The Great Bike Ride was, I hope, the first of many rides, each one getting a little smoother. I admit that on this first ride, I felt kind of silly. I *should* be able to ride a bike, right? I learned long (long) ago. But right now, I do it kind of badly. And that’s OK. Doing things badly is important, and you should be doing things badly, too. Want to know why?

If you never try anything you’re not already good at, you’ll never learn anything new.

Maybe you’d like to learn to sketch, try salsa dancing, or bake the perfect pie. If you’ve never tried it before, it’s likely that you won’t be good. It’s the rare person who is good at something the very first time he/she tries it (and you have my permission to hate those people). If you never step outside your comfort zone and risk doing things badly, you’ll never know if you even like to samba or how creative your sketches can be. (And if your goal is the perfect pie, please call me—I’m willing to taste your experiments.)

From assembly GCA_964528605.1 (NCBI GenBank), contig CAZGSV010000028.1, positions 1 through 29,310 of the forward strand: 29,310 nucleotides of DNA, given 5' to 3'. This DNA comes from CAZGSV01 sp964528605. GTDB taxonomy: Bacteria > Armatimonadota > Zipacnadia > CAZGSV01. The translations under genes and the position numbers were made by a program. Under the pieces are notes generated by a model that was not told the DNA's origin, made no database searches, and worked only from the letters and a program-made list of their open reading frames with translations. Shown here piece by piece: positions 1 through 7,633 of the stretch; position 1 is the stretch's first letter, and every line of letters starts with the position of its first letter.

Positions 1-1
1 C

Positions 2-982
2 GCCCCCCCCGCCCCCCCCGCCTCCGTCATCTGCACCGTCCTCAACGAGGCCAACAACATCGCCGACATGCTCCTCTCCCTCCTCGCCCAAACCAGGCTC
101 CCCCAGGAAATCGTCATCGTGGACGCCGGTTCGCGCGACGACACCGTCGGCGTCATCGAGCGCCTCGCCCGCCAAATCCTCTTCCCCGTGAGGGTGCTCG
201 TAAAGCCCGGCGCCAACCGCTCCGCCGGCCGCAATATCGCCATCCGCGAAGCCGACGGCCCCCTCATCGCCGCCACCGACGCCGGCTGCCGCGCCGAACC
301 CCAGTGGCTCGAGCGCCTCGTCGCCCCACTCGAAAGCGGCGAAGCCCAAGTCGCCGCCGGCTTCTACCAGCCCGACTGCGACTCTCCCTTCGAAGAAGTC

Once you’ve tried something for the first time and you decide you like it, guess what: you might still do it badly for awhile. Many, many worthwhile and satisfying things take time to master. The point is, if you’re not willing to do something badly, at least for a little while, you’ll never know just how good you can be.

For me, horseback riding has been a prime example of doing things badly. I recently saw a video of my first ride on Tank, and frankly I was appalled (and I felt sorry for Tank). In the years I’ve had him, I’ve taken many riding lessons and spent hours practicing, and I know I’m a much better rider than I was then. Thankfully, I didn’t give up when I found that good riding is much harder than it appears.